Gone So Long is not the gut wrenching tale I expected from Andre Dubus. The characters are flushed out, the concept is fine, but for some reason, and I’m not sure what it is, this novel is not dramatic or exciting.

Gone So Long by Andre Dubus 480 pages

A Cloud in the Shape of a Girl by Jean Thompson 336 pages

This is an engrossing tale of three generations of women living in Urbana, Illinois.  All three lead unsatisfied lives, but seem to settle for what they have.  Evelyn, the grandmother, loved teaching history but put her ambitions aside when she married and had children.  Laura, Evelyn’s daughter, marries a man she feels is different than those she grew up with yet eventually realizes he is just an angry man who drinks too much.  Grace, Laura’s daughter, wants an exciting, fulfilling life but can’t seem to leave her hometown or her dreary job working in a health food grocery.  Evelyn, Laura and Grace at first glance seem to be three very different women, but actually they are quite similar, repeating the same mistakes for three generations.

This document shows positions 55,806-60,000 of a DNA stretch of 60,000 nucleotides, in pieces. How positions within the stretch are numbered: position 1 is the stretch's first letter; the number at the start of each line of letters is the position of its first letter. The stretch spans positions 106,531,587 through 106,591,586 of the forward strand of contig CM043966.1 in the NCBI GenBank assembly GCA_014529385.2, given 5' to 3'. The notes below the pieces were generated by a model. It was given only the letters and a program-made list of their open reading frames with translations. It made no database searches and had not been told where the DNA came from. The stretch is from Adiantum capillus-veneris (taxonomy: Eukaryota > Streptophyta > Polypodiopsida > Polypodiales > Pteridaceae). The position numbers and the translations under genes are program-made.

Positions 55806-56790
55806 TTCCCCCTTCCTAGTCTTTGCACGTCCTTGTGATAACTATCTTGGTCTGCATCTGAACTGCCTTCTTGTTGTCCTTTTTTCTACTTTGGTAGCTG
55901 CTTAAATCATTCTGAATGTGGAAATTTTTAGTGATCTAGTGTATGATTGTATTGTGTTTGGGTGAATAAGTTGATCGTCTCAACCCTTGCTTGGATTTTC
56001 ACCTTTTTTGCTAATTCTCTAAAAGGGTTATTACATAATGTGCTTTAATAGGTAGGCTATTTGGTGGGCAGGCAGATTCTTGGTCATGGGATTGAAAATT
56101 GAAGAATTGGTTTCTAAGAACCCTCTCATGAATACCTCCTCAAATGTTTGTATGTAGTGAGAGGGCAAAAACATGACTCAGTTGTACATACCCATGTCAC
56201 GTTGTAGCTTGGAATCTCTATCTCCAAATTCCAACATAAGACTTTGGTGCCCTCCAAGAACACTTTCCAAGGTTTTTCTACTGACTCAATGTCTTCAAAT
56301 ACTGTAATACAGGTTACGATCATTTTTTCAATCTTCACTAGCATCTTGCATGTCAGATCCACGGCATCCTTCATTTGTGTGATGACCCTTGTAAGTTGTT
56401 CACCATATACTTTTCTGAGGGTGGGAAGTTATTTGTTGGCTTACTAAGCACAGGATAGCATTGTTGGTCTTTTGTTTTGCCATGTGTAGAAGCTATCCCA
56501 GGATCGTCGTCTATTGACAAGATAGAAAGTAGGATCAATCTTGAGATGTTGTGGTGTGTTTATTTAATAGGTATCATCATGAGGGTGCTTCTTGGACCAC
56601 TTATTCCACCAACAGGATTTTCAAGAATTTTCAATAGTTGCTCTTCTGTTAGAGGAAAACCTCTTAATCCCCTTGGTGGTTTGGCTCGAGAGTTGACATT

I thoroughly enjoyed A Cloud in the Shape of a Girl.  It immediately captured me with its empathetic realistic female characters.

A Cloud in the Shape of a Girl by Jean Thompson 336 pages

Unsheltered by Barbara Kingsolver 480 pages